It’s National Hospice Palliative Care Week in Canada. The theme 2020 is “Let’s bust the myths about Hospice Palliative Care!” There are so many myths that exist about dying, death and bereavement.
Some of the big myths
include: hospice palliative care can only be provided in specialized settings,
receiving palliative care means death is imminent, children need to be
protected from death and dying, and the list goes on.
As you may have guessed, the above are simply not true. We have long been advocates in supporting and guiding children through death and loss experiences. It is necessary to provide age-appropriate information. We need to be truthful in our responses, and provide an opportunity for conversation.
Palliative care is a holistic approach. It includes pain and symptom management, caregiver support, emotional and spiritual care, and much more. Hospice palliative care is about having the best quality of life for however long life remains.
Hospice palliative care
can be provided in a multitude of settings – one’s home, hospital, the
Provincial Palliative Care Centre, long-term care – it is provided wherever the
History of Palliative Care in Canada
In 1975, Canadian physician Dr. Balfour Mount coined the term ‘palliative care’ as it is currently used. In 1991, a national body was established, then called the Canadian Palliative Care Association and presently known as the Canadian Hospice Palliative Care Association (CHPCA).
The Canadian Hospice Palliative Care Association, other champions and advocates have shaped a way forward in the development of hospice palliative care in the country. These efforts continue to ensure equitable access to services, caregiver support – including the development of the Compassionate Care Benefit, and other resources.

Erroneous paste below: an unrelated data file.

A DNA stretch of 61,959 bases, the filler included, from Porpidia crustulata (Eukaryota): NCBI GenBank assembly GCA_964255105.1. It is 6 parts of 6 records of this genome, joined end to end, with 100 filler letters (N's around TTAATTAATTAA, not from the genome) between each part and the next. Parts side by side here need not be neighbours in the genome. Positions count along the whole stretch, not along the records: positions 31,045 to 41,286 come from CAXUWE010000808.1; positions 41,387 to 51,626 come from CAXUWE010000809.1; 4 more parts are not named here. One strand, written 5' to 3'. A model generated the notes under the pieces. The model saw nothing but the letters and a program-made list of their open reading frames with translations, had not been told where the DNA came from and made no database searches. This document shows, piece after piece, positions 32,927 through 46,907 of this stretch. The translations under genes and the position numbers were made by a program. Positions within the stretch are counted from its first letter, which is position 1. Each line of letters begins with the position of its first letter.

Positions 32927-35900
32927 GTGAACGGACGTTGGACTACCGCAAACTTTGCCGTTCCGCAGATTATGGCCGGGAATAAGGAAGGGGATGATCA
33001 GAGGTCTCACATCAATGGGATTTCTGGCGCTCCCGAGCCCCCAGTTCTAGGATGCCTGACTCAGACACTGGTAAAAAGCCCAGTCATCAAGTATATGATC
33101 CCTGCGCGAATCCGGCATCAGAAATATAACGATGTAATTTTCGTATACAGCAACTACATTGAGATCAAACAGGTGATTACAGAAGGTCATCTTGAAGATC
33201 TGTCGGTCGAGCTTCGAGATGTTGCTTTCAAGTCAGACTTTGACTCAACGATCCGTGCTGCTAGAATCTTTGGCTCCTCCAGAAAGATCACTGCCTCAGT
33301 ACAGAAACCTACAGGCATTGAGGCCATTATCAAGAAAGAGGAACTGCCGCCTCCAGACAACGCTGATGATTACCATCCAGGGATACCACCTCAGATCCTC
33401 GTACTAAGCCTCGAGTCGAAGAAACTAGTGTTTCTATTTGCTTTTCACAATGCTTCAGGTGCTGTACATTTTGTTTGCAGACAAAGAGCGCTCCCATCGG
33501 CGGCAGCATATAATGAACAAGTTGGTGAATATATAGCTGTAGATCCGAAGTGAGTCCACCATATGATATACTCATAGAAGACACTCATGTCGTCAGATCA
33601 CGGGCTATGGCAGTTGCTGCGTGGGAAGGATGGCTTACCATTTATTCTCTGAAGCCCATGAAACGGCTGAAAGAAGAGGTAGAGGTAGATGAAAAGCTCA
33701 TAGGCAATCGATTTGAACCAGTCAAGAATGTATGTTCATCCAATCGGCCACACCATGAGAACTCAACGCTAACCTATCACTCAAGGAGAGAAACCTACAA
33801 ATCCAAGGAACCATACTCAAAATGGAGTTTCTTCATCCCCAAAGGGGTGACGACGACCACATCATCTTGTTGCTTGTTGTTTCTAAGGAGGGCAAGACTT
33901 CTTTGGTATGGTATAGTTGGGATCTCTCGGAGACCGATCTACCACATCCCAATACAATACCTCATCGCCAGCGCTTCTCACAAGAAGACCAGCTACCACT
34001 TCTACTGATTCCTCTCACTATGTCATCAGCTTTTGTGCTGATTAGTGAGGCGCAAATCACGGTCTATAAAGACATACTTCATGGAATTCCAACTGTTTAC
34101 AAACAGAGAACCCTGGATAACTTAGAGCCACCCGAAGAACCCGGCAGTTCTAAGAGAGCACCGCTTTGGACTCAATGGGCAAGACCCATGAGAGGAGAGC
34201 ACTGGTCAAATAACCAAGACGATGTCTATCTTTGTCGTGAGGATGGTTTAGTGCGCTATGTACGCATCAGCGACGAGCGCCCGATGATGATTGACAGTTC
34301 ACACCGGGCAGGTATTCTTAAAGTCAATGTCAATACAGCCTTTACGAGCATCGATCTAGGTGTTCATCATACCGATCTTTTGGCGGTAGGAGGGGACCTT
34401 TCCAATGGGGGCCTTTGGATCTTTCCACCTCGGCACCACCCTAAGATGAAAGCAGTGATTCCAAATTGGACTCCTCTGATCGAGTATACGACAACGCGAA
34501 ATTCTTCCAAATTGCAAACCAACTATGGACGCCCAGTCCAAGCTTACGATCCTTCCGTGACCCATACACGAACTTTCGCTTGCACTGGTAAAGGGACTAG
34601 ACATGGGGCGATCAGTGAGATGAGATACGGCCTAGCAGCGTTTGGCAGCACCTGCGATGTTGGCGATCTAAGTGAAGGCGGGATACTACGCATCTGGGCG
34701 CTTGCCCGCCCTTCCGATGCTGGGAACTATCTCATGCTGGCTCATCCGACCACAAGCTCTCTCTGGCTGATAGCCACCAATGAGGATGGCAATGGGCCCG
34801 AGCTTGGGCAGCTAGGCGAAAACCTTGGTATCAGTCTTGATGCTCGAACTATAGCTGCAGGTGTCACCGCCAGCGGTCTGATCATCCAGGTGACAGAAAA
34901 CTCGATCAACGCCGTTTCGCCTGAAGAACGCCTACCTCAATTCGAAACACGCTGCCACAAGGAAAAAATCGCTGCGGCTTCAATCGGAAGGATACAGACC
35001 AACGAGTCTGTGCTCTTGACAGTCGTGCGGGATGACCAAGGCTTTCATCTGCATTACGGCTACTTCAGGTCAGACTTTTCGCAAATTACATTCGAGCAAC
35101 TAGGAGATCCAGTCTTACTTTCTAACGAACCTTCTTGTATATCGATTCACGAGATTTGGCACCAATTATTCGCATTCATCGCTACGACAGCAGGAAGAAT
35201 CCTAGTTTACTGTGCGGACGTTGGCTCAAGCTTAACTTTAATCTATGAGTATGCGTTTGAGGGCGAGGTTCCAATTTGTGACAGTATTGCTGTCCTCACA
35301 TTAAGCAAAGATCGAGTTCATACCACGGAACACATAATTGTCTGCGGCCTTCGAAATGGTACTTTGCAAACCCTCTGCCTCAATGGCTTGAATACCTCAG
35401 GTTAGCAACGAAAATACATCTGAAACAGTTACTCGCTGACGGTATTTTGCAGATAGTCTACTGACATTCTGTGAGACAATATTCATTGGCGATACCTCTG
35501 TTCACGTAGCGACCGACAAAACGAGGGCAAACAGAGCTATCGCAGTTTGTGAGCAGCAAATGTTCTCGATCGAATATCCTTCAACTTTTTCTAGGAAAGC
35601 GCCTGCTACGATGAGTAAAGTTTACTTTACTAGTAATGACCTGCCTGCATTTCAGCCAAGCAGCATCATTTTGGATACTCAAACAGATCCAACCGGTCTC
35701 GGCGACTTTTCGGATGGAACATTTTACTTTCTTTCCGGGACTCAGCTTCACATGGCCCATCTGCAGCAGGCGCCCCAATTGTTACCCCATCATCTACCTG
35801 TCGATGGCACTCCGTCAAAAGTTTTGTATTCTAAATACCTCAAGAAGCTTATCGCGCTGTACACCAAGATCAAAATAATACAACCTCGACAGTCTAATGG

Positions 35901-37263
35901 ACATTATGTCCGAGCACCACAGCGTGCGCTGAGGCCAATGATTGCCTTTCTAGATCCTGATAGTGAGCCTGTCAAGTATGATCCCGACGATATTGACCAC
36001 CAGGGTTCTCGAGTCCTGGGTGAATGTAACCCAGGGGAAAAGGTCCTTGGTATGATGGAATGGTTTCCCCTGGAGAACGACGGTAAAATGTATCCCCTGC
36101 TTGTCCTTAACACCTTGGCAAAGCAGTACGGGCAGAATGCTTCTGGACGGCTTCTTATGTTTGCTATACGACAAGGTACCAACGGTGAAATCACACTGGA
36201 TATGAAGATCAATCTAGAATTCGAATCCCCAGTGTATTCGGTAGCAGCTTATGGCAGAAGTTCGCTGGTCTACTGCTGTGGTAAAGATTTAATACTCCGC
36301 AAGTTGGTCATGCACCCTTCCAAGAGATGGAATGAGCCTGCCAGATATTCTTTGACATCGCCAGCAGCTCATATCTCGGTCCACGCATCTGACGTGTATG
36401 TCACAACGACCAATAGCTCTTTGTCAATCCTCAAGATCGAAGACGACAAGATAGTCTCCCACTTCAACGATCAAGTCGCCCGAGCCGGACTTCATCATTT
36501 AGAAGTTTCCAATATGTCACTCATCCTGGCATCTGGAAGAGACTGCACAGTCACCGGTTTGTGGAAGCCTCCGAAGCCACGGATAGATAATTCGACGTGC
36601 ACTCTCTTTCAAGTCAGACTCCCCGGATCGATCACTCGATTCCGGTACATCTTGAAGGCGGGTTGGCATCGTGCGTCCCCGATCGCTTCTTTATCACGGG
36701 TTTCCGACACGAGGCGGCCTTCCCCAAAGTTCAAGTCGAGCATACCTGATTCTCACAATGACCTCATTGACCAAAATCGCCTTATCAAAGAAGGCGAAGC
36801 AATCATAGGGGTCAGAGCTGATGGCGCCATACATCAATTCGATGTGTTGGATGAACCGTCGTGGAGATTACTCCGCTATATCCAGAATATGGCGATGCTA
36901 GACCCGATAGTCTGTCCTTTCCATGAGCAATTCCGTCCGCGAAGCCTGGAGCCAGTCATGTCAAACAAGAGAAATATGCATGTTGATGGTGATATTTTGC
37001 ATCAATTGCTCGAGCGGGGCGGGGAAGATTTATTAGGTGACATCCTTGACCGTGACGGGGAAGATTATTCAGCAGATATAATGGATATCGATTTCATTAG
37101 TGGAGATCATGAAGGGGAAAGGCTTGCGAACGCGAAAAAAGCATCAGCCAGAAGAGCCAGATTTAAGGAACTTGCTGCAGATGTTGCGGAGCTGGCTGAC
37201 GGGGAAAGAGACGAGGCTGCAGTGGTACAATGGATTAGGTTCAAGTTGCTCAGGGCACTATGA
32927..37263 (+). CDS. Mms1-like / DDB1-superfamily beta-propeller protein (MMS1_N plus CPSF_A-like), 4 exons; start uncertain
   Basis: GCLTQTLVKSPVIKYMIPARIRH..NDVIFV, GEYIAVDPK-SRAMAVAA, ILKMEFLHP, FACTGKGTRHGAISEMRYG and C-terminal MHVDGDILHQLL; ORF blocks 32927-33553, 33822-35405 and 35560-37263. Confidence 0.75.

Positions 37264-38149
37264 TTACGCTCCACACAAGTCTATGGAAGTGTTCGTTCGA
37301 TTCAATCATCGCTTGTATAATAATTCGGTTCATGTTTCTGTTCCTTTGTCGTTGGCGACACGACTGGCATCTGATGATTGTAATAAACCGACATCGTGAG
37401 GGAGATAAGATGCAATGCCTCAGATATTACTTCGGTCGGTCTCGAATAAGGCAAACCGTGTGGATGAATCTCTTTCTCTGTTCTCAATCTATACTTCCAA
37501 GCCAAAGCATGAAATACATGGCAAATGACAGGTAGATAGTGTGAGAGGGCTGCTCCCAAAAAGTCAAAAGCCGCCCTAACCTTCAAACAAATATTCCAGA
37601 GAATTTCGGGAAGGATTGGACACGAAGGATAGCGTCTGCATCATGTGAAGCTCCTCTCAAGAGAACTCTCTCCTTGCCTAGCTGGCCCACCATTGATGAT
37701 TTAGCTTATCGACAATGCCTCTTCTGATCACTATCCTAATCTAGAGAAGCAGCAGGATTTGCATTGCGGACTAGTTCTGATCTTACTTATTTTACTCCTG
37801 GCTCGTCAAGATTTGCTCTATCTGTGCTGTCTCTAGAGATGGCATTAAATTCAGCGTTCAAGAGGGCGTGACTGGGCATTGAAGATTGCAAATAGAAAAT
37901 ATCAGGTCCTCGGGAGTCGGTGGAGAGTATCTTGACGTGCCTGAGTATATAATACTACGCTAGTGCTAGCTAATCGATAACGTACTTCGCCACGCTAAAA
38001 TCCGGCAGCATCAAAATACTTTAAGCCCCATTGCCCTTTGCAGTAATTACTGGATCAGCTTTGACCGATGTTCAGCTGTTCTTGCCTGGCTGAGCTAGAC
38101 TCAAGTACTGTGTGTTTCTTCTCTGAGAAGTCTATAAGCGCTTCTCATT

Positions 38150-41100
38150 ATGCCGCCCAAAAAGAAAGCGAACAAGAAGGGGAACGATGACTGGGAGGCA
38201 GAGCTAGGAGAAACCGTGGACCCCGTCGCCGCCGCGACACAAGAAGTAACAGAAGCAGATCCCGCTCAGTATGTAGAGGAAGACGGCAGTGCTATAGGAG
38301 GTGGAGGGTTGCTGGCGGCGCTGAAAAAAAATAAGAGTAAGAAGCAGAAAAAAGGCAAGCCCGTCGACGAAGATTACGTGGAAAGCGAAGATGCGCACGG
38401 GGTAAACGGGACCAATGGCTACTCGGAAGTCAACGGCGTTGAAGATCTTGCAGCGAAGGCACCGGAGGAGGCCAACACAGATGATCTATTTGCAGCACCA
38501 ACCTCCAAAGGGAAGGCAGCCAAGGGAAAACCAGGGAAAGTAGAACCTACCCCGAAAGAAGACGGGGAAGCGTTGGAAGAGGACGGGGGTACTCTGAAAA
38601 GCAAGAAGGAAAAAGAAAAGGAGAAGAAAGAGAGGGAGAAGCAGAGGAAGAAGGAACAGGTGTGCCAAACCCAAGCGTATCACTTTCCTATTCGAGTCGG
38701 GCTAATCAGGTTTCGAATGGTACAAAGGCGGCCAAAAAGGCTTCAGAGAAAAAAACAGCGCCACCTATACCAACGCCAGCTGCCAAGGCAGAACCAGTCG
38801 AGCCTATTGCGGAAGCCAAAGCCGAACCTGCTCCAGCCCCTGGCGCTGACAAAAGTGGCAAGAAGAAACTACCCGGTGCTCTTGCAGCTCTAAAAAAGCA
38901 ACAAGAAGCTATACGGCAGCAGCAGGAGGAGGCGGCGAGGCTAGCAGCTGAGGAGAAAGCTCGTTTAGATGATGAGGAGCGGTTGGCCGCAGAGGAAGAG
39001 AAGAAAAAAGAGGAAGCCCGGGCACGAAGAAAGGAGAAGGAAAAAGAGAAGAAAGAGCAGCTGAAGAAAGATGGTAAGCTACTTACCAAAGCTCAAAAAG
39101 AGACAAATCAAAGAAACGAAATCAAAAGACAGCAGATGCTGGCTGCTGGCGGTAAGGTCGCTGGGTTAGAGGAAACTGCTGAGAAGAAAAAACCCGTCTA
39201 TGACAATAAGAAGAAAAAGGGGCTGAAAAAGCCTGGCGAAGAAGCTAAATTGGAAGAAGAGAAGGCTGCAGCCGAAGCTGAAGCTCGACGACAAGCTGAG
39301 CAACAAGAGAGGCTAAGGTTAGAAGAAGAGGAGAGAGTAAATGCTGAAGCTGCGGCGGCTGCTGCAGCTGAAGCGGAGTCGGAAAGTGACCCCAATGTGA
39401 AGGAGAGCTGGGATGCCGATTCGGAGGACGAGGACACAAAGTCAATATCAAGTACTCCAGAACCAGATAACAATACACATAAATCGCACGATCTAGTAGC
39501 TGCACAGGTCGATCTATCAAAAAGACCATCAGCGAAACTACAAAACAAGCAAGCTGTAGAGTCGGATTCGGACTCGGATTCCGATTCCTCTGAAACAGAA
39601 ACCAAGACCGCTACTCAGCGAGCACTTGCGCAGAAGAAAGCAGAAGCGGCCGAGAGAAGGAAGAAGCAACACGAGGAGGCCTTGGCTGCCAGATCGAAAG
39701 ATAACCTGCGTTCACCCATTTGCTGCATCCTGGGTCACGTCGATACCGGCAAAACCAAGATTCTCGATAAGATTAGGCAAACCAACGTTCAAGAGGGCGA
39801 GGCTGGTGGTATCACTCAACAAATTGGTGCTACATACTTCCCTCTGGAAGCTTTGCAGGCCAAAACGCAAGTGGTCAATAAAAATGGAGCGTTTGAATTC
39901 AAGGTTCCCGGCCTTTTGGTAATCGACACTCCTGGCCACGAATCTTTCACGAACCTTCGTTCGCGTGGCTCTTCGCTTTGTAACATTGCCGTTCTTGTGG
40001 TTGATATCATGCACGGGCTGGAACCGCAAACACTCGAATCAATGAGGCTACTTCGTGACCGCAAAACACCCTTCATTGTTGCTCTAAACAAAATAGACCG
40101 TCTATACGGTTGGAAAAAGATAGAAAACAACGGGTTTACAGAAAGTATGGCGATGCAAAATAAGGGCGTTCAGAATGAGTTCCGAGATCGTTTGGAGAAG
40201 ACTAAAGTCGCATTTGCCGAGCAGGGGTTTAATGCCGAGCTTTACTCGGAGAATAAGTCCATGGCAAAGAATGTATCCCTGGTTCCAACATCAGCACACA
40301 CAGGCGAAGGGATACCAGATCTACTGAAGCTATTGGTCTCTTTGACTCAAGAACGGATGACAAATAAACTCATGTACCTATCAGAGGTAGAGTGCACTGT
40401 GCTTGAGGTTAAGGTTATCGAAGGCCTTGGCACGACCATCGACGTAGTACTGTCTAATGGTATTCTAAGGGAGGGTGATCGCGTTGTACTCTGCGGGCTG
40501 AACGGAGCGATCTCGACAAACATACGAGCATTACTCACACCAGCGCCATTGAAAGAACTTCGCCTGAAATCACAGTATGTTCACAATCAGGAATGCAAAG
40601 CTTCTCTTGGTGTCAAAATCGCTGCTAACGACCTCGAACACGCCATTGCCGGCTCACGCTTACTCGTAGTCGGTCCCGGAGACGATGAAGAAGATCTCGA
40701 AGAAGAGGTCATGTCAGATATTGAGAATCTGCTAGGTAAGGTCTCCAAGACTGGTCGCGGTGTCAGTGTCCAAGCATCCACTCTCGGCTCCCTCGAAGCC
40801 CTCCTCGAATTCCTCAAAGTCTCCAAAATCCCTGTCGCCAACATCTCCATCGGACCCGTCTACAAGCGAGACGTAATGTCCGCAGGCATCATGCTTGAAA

Hospice Palliative Care takes root on PEI
The hospice palliative care
movement began on PEI in the late 1970’s and continues to grow evolve.
In 1985, the Island Hospice Association (now known as Hospice PEI) was founded. The book, “I Know an Angel: The First 25 Years of Hospice Palliative Care in PEI” was written in 2010 by Eleanor Davies and offers insight into the growth of hospice on PEI.
There are local organizations in Eastern Kings and Southern Queens and Kings that support individuals and families, coupled with the work of Hospice PEI that stretches from tip to tip.
Like most other Island families, we’ve had a personal experience with the hospice palliative care program. In 1988, Allison’s father was diagnosed with a brain tumour. He spent over a month at the Moncton Hospital, before being transferred to the Queen Elizabeth Hospital, where he underwent radiation treatment. He spent his final summer at home in York, enjoying the garden and drives to the North Shore.
Before winter arrived, it was decided he and Grace would move to town to be closer to the hospital. A few weeks before his death, he moved to the Dr. Eric Found Centre (located on McGill Avenue), where the palliative care program was delivered. His wife, children, grandchildren, extended family and friends spent time with him and witnessed first-hand, the care he received.
The relationships built with the staff, volunteers and other families were a great support. Over 30 years later, we are still thankful for the people and program that journeyed with Dewar and our family.
This National Hospice Palliative Care Week we extend our gratitude to all members of the interdisciplinary team – physicians, nurses, social workers, occupational therapists, physiotherapists, respiratory technicians, paramedics, dieticians, chaplains and spiritual care leaders, music therapists, volunteers, and others. These individuals work in concert with compassionate focus to care for Islanders and their families.
You can become involved by becoming a member of your local/national organization, participating in hospice palliative care training, volunteering, making a donation or participating in local events that support these necessary services.